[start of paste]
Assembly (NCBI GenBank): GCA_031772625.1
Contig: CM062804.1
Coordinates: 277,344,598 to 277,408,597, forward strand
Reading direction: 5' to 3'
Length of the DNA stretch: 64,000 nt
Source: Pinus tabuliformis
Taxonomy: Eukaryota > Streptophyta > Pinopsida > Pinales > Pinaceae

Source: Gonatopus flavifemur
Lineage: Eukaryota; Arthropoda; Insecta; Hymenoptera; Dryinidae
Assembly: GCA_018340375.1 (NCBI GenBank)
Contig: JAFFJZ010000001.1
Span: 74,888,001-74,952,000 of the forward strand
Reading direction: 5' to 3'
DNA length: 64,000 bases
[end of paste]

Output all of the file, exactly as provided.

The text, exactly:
Assembly (NCBI GenBank): GCA_031772625.1
Contig: CM062804.1
Coordinates: 277,344,598 to 277,408,597, forward strand
Reading direction: 5' to 3'
Length of the DNA stretch: 64,000 nt
Source: Pinus tabuliformis
Taxonomy: Eukaryota > Streptophyta > Pinopsida > Pinales > Pinaceae

Source: Gonatopus flavifemur
Lineage: Eukaryota; Arthropoda; Insecta; Hymenoptera; Dryinidae
Assembly: GCA_018340375.1 (NCBI GenBank)
Contig: JAFFJZ010000001.1
Span: 74,888,001-74,952,000 of the forward strand
Reading direction: 5' to 3'
DNA length: 64,000 bases